I think of the children who will never know, intuitively, that a flower is a plant’s way of making love, or what silence sounds like, or that trees breathe out what we breathe in.
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Laura Esther Wolfson is the author of For Single Mothers Working as Train Conductors and the translator of Stalin’s Secret Pogrom. Every evening she listens to Claude Debussy’s Rêverie, with Eugene Ormandy conducting. She’s grateful to her friend Alice Cooper — not the rock star — who introduced her to Rabbi Timoner.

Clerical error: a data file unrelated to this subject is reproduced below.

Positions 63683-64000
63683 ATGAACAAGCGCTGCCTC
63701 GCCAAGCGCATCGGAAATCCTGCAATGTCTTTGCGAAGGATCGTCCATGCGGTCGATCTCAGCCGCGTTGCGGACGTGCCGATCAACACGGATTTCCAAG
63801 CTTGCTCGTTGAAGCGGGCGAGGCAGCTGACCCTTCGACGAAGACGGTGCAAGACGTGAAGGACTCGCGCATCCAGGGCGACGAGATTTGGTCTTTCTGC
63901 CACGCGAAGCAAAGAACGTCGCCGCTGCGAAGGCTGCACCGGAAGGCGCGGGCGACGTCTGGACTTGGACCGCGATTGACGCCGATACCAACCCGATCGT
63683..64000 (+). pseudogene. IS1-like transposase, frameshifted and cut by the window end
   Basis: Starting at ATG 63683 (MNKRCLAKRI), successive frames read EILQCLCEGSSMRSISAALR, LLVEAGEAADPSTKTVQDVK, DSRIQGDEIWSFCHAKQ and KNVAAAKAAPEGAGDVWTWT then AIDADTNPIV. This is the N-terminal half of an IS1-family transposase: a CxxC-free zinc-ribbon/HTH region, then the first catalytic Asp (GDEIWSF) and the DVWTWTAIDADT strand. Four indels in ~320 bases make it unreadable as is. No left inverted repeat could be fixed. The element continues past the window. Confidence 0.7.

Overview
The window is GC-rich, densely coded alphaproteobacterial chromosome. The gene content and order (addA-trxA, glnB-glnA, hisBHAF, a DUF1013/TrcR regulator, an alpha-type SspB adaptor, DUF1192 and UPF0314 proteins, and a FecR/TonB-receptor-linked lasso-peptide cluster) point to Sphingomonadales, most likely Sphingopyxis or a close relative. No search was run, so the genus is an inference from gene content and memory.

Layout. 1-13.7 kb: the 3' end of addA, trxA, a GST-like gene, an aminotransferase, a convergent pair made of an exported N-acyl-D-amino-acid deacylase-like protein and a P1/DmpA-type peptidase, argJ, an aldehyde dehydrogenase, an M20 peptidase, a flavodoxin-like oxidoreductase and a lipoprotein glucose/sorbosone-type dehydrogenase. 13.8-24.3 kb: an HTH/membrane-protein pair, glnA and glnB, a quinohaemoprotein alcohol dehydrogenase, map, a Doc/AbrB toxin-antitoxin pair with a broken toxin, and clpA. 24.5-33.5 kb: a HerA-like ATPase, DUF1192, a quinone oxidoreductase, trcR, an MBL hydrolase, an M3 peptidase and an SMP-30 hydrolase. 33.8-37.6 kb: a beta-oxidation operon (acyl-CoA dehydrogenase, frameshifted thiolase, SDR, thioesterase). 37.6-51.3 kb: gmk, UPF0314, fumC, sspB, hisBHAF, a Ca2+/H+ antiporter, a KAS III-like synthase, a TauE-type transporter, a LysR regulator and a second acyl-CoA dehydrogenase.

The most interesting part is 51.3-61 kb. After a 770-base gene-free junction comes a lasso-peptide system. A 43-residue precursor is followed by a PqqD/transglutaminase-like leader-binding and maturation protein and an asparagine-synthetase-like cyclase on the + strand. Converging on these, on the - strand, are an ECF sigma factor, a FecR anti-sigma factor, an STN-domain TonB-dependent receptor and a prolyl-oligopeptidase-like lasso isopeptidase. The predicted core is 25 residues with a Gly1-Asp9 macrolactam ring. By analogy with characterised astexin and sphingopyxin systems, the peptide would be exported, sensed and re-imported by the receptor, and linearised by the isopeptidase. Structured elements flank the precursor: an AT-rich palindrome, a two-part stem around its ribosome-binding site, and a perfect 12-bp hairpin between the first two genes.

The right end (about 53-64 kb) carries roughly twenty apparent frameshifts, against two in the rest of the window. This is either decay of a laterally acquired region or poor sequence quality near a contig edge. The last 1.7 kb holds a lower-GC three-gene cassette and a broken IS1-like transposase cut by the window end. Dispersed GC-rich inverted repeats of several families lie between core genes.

Our God is the God of the widow and the orphan and the stranger, a God who says, “If you harm them, their cries will reach me.”
My job is a drag — like most nine-to-five gigs, I imagine. But, oh, the commute! The commute is a golden border at the beginning and end of each workday, shedding some of its shimmer onto the leaden expanse in between.